The fact that the story is a bare retread is one thing, and it would have at least been something I could have ignored if the action itself had been better. Because this was an expansion to play with after you've already been through the main game, the designers set it up to be a true, end-game experience. Figuring as much, I picked up my level 54 Psycho to take into the fray. All the enemies, though, were scaled up not only to match around my character, but also to be beefy walking walls of health and damage. I spent a long time just fighting through the opening act against waves after wave off enemies, barely making traction just because of how overpowered the enemies were. Now, sure, some of that was because I took in this character instead of one of my other guys -- my turret-loving Commando probably could have picked this expansion apart without me even having to think, but the fact is I wanted to play this expansion "fair" and, in return, it felt like the games slapped me around. A lot.

Most of the new enemies are bullet sponges which makes it laughable when you actually come across normal enemies scaled to your level. I'd go from wasting clip after clip trying to take down one of the plant mutants to, suddenly, ripping through bandits like they were tissue paper. The balance of the game between sections was way off, feeling less like a properly crafted experience and more like a badly designed roller coaster that never quite managed to figure out where the fun was. By halfway in I was actually bored by the experience, annoyed at the awful enemies and tired of constantly walking back and forth to trudge through the linear fetch quest storytelling.

The Borderlands games have never been deep in their storytelling, and, more often than not, their quests have all been fetch quests. Do this, do that, collect these things, kill these guys. Hell, the whole plot of the first game was one long fetch quest to simply assemble the Vault Key. But there are ways to break up the action to make it feel fresh and fun. The second game has one of my favorite fetch quests in the whole series where you take pictures of objects so that Scooter can write the single worst poem I've ever heard. I love the poem, I love the reading of it, and I love the reaction the poem's intended audience has for the awful piece of verse. That's a fetch quest that manages to be fun and enjoyable. None of that spark was in Fight for Sanctuary.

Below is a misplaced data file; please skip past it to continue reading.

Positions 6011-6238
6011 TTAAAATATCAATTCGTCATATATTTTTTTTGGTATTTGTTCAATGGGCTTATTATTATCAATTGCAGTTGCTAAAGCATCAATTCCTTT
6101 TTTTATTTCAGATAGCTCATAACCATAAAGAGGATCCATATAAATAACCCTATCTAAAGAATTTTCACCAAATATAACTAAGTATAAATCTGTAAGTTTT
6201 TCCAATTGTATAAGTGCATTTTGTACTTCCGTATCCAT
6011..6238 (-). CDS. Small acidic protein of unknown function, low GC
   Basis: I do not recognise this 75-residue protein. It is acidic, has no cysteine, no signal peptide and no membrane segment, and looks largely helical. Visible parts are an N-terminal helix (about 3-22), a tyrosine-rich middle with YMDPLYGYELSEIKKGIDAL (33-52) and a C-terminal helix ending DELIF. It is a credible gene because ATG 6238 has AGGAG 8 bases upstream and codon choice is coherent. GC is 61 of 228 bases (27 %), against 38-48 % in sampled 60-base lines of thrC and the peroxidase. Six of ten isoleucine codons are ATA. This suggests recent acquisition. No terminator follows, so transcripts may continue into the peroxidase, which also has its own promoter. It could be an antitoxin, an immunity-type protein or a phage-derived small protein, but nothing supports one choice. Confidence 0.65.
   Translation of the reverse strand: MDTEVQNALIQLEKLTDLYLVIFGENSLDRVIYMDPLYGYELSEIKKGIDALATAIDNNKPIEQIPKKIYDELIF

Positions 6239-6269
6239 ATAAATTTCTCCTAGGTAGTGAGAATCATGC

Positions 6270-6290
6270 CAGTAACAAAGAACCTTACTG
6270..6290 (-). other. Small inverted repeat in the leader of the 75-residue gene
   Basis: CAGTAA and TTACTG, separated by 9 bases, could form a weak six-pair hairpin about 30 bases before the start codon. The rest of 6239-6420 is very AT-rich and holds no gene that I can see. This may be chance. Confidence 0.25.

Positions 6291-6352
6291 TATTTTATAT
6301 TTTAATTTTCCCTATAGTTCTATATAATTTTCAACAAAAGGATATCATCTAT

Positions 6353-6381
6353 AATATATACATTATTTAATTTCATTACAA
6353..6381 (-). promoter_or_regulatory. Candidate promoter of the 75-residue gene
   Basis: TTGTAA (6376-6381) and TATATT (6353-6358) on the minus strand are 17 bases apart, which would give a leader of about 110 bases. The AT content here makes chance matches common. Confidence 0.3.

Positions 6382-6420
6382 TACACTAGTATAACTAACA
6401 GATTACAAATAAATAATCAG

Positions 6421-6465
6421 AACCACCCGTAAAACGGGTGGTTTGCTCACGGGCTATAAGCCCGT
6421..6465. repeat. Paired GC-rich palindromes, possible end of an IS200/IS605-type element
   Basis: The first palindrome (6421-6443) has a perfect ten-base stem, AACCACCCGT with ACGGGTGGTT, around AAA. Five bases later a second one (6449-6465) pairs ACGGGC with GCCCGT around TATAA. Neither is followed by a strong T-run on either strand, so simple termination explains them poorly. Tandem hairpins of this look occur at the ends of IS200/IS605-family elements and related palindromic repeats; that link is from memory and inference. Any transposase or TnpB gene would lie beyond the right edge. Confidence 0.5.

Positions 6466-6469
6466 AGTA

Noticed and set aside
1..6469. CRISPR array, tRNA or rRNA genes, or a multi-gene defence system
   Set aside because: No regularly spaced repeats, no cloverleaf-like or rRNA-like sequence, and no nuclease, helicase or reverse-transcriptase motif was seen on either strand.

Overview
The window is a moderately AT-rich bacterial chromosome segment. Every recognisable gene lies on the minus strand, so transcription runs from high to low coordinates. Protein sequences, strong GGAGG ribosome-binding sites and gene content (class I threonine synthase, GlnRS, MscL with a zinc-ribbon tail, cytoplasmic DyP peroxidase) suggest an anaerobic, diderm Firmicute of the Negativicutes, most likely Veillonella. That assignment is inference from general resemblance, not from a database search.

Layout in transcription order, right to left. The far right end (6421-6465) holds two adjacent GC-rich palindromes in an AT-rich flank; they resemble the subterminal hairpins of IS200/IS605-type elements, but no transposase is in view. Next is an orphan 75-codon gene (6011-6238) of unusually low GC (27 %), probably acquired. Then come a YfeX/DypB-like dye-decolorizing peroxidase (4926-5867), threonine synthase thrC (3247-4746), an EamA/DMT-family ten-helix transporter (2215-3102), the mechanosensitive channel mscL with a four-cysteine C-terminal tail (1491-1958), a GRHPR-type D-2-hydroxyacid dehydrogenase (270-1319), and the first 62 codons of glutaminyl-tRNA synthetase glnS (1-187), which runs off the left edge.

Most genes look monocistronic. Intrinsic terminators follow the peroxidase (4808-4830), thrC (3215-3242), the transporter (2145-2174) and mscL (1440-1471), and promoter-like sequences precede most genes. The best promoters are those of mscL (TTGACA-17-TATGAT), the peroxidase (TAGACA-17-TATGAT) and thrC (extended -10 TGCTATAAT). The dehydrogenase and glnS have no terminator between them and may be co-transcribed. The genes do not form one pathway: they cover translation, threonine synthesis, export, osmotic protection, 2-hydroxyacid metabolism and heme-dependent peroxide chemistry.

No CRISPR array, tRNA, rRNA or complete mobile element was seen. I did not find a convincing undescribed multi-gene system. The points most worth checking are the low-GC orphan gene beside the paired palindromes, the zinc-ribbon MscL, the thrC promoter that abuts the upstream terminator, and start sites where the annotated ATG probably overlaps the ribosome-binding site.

And then there was the final boss, a fight that annoyed me to no end. It's one thing when a boss has attacks that fill a screen, but it's another when they have those kinds of attacks and I seemingly have no way to avoid them at all. The boss, a dude sitting in a giant flower with plant tentacles flapping everywhere, could hit me anywhere on the battle arena, from any angle, with attacks I couldn't see coming and, thus, couldn't avoid. Inevitably I'd suffer some kind of death from the constant onslaught and die. And then, annoyingly, most of the enemies I needed to kill to get a Second Wind and stand back up would run away, or disappear, or simply fail to spawn, and I'd die. Then it was back to the starts to try and kill the boss again (since I wasn't playing with anyone so the boss got a full health refill). It was a slog I had to sit through four times before I finally managed to cheese my way through it (and even then it was a near thing).

While the expansion does put a lot of new stuff in -- new guns, new rarity level (Rainbow), and a few fun new moments with characters I enjoy, most of the time I simply wanted the adventure to be over so I knew the story and could move on with my life. And, the thing is, when the expansion was free I could have probably dismissed all this; I'll accept a lot for free content. But the thing is that this expansion is no longer free -- the offer to download the expansion for free ended already so if you weren't lucky enough to grab it at the time (or if, like me, you were lazy and didn't realize the offer would expire) then you have to spend $15 for this content, and at that price it's just not worth it. It's short, it obnoxious, and it's just not fun.

I love Borderlands and I still have hope for the series, I just know that having played through this expansion once I'm probably never coming back to Fight for Sanctuary. Here's hoping Borderlands 3 picks up before I shut this series off completely.